Intra-abdominal Infections

Three basic types of Intra-Abdominal Infections:

  1. Individual organ infections
  2. Generalized peritonitis
  3. Abscesses

Organ specific infections (these infections are the result of primary or secondary bacterial infections caused by enteric organisms in the hepatobiliary tree or intestinal tract):

  1. Appendicitis (appendix)
    1. Appendix removal remains the primary treatment.
      1. Preoperative prophylaxis:  Cefoxitin or Cefotetan
    2. If the appendix is perforated or is gangrenous, use broad spectrum antibiotic capable of covering both enteric gram-negative and anaerobe organisms
  2. Cholangitis (bile duct)
    1. Use broad spectrum antibiotic capable of covering both gram-negative and anaerobic pathogens
  3. Cholecystitis (gall bladder)
    1. Treatment should target gram-negative aerobes (ex. E. Coli & Klebsiella pneumoniae);  Use cefuroxime or ceftriaxone
    2. Severe cholecystitis:  use broader spectrum antibiotics that are capable of covering anaerobic pathogens
  4. Pancreatitis (Pancreas)
    1. Only infected necrotic pancreatitis requires treatment (most pancreatitis is not associated with an infectious process)

Patient-specific factors that increase susceptibility to infections in the peritoneal cavity:  hepatic failure, peritoneal dialysis, peritoneal trauma, & surgery.

Peritonitis

  • Primary: occurs via direct introduction into the peritoneum (ex. peritoneal dialysis infection) or translocation into the peritoneal fluid (ex. hepatic failure)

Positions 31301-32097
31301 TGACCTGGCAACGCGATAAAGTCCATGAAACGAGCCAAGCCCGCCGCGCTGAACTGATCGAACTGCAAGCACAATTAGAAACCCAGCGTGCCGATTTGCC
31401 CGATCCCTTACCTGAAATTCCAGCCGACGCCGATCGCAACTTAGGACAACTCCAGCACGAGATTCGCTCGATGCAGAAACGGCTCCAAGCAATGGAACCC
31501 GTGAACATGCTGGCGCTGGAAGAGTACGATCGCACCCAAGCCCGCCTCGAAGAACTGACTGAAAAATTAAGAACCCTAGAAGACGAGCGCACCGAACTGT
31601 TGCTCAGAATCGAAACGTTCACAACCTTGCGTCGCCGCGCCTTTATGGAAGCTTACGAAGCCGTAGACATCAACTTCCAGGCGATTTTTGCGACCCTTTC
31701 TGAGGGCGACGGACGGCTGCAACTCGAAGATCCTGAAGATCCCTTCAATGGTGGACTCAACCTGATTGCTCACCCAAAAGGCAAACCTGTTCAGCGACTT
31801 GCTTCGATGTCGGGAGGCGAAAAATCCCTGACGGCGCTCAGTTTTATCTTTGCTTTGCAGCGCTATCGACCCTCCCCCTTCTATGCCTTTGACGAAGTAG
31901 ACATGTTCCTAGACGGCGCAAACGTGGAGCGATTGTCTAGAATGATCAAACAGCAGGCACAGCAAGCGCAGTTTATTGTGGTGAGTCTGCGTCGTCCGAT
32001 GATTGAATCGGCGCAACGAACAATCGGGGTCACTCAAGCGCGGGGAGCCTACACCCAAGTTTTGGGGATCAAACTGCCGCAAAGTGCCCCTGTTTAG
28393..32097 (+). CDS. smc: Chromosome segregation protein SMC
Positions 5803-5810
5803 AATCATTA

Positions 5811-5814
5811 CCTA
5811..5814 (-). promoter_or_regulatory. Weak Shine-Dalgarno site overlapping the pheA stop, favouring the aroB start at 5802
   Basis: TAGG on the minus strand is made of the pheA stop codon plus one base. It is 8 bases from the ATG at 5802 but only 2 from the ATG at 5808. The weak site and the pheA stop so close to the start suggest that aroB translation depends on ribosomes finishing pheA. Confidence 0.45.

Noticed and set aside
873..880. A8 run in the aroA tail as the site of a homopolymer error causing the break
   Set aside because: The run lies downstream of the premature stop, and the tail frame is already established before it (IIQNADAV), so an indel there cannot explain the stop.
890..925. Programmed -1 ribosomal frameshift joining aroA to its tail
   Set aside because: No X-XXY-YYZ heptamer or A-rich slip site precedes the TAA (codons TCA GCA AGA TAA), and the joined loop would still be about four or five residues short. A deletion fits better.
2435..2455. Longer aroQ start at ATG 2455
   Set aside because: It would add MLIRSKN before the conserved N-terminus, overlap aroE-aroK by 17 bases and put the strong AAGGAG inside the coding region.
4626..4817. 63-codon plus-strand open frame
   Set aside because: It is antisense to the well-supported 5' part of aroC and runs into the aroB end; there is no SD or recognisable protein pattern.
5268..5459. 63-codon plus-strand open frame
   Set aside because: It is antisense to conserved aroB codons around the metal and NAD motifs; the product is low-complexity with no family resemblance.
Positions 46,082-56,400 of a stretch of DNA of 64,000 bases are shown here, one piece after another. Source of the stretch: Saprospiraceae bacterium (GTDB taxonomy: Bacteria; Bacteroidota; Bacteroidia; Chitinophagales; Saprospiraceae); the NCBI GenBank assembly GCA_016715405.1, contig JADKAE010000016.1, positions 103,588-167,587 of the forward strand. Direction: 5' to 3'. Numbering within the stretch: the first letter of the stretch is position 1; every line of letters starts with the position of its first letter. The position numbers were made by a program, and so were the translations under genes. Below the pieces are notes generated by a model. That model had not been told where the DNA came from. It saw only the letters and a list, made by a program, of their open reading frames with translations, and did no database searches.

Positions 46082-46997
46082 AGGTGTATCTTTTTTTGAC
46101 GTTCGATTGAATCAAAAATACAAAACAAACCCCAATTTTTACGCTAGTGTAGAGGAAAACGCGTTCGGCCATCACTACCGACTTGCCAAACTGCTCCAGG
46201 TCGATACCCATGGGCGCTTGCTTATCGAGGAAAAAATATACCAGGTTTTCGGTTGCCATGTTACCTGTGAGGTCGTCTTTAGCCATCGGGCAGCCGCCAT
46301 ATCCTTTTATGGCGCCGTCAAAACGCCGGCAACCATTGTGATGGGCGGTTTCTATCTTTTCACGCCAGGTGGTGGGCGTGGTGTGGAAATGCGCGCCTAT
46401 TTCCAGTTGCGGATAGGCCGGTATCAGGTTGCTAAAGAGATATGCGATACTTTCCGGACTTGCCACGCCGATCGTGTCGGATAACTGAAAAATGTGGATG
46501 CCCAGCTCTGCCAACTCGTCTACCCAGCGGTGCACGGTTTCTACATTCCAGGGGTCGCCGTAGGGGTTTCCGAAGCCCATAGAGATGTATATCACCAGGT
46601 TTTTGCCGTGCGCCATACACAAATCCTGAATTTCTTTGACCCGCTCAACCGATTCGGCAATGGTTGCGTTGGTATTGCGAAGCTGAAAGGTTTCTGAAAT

• Typically caused by a single pathogen
    • Antibiotic should have both gram-positive and gram-negative aerobic pathogens
      • Staphylococci are the main pathogen but gram-negative pathogens are increasing
    • Treatment is typically 5 days in patients with cirrhosis and ascites
    • Treatment is typically at least 14 days in patients peritoneal dialysis
      • Longer therapies have been suggested in infections associated with resistant pathogens
  • Secondary:  occurs from perforation of the GI tract
    • Abscess treatment:  drainage + antibiotics
      • Antibiotic should be broad spectrum have activity against gram-negative enteric pathogens and anaerobes (should cover Bacteroides fragilis)
      • If the abscess can’t be drained (due to location, size or the number of abscesses), antibiotic treatment alone may be used
    • Hospital-acquired infections are more likely to be caused by resistant-pathogens than community-acquired infections
      • Hospital acquired infections should be treated with antibiotics that have activity against Pseudomonas aeurginosa or methicillin resistant staph aureus (MRSA)
    • Treatment is typically 4-7 days (based on individual patient response)
      • Treatment has been continued for up to several weeks in some patients depending on the severity of infection, response to antimicrobial therapy, patient-specific conditions, etc
  • Tertiary:  persistent or severe recurrent peritonitis

Common pathogens responsible for intra-abdominal infections:

  • Gram-negative aerobes:  E. Coli
  • Gram-positive aerobes:  Streptococcus spp.
  • Anaerobes:  Bacteroides

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